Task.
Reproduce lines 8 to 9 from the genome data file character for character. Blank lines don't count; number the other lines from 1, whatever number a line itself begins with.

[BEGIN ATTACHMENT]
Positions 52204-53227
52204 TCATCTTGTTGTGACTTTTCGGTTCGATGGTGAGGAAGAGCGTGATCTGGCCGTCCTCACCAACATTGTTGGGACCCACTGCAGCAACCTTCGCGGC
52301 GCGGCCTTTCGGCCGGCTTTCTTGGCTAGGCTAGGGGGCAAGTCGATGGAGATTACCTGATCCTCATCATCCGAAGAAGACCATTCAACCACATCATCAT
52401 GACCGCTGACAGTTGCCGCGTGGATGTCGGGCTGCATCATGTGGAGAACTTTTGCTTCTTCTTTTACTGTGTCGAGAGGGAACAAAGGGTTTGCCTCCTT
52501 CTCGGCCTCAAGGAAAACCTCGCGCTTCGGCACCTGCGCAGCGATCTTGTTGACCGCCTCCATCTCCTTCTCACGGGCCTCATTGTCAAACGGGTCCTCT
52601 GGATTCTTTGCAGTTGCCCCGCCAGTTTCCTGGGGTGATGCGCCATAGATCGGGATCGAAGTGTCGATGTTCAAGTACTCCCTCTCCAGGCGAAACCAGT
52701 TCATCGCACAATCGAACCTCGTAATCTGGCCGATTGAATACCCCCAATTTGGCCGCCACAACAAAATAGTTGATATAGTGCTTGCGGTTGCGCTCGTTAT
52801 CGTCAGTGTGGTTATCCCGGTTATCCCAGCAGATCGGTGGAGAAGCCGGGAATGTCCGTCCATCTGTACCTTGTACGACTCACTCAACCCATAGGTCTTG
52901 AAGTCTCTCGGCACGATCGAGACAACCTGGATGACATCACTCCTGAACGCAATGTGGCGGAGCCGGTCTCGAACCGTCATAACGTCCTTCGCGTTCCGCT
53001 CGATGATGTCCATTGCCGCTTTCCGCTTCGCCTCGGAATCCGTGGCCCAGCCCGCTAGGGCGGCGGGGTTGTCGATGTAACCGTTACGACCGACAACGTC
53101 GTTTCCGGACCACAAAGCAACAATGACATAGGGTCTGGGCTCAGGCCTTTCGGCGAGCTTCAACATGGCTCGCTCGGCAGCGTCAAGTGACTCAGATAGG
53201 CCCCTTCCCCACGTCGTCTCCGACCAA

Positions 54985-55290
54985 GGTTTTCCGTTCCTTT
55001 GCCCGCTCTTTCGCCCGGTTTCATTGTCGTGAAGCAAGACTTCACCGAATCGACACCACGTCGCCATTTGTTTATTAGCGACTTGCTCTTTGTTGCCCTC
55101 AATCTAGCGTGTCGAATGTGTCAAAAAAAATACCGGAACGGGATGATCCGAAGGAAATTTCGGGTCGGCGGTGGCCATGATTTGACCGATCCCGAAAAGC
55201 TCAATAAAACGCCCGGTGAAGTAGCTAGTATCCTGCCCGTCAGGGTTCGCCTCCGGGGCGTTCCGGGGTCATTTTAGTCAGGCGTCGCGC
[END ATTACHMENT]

52801 CGTCAGTGTGGTTATCCCGGTTATCCCAGCAGATCGGTGGAGAAGCCGGGAATGTCCGTCCATCTGTACCTTGTACGACTCACTCAACCCATAGGTCTTG
52901 AAGTCTCTCGGCACGATCGAGACAACCTGGATGACATCACTCCTGAACGCAATGTGGCGGAGCCGGTCTCGAACCGTCATAACGTCCTTCGCGTTCCGCT